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Live it up in New Orleans, but realize why it's possible

By DIANE STEINLE, Times Staff Writer
© St. Petersburg Times
published June 5, 2002

Perhaps because I am the mother of sons, I never enjoyed dwelling on the subject of war.

I avoid going to war movies. The Brotherhood of War book series is not on my reading list. On those rare occasions when I get the television remote in my hands, I don't flip immediately to the History Channel to watch that channel's seemingly endless retelling of military history.

What I know about the wars before Vietnam I learned in school classrooms or picked up by watching the news or interviewing veterans in my job.

So it was only because of the wishes of the males in my family that on a recent vacation to the City of Fun, New Orleans, I found myself spending a day in the somber National D-Day Museum. In that place, you cannot keep war at arm's length.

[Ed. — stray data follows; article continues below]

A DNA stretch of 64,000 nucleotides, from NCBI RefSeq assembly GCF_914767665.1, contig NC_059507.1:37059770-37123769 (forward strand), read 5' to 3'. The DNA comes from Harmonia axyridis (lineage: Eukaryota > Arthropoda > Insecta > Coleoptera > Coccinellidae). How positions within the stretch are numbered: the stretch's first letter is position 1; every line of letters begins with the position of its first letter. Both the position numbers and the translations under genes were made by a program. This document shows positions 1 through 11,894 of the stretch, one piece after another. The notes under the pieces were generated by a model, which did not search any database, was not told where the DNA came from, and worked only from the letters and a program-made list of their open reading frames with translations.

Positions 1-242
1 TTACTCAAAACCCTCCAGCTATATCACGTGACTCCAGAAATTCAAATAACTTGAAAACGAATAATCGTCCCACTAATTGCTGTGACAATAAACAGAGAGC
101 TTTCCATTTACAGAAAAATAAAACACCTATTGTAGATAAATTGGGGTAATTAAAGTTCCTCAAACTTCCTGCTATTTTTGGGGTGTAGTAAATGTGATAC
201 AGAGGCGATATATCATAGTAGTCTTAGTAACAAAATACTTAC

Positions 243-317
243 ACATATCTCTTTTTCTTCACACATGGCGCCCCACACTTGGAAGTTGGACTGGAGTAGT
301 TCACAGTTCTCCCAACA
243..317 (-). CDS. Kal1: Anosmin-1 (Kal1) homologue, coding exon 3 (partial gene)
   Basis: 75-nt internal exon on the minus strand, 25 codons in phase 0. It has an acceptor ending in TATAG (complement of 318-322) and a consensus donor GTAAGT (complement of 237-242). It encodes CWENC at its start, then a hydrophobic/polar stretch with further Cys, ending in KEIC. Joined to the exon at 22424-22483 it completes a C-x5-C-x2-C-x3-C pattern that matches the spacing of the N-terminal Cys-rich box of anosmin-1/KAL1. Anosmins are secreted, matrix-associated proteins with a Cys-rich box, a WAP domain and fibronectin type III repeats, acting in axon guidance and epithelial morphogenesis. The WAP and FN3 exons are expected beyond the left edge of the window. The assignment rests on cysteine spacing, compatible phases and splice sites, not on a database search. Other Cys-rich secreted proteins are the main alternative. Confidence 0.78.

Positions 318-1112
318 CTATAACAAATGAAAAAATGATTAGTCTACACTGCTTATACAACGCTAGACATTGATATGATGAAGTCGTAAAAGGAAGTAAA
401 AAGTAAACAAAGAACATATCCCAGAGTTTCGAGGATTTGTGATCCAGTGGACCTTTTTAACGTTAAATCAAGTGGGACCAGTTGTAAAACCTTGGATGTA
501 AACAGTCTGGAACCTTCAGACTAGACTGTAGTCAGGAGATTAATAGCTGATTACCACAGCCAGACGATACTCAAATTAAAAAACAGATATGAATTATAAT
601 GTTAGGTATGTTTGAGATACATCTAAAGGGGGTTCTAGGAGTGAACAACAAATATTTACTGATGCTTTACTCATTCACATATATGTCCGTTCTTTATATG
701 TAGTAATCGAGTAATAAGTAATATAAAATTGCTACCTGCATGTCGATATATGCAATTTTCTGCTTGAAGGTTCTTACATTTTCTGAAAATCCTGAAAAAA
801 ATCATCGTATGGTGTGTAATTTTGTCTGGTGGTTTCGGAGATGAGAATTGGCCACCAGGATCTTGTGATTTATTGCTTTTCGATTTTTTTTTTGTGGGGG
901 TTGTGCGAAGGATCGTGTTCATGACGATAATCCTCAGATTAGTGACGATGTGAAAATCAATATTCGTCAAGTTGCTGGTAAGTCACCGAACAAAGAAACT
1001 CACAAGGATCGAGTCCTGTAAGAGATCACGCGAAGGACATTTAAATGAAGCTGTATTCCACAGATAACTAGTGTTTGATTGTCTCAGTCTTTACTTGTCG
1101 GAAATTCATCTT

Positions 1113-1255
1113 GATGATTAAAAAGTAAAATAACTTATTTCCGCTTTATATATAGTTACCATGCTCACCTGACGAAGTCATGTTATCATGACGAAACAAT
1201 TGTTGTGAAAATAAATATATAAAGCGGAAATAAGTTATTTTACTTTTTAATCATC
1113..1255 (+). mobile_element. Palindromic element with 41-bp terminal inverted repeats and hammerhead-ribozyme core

The museum opened on June 6, 2000 -- the 56th anniversary of the Allied invasion of France during World War II -- so there are many Americans who have not yet seen this national treasure. If New Orleans' music and food hold no allure for you, the D-day museum alone is worth a trip there. But be prepared for an experience that will stay with you.

Dr. Stephen Ambrose, a professor of history at the University of New Orleans, lobbied to create a national museum that would focus on the amazing story of D-day. He also pushed for it to be in New Orleans after learning that Dwight D. Eisenhower attributed the Allies' victory to Andrew Higgins, a New Orleans man whose factories built the special amphibious landing craft that delivered troops to the beaches on D-day. A Higgins boat is displayed in the lobby of the museum along with other military vehicles and aircraft.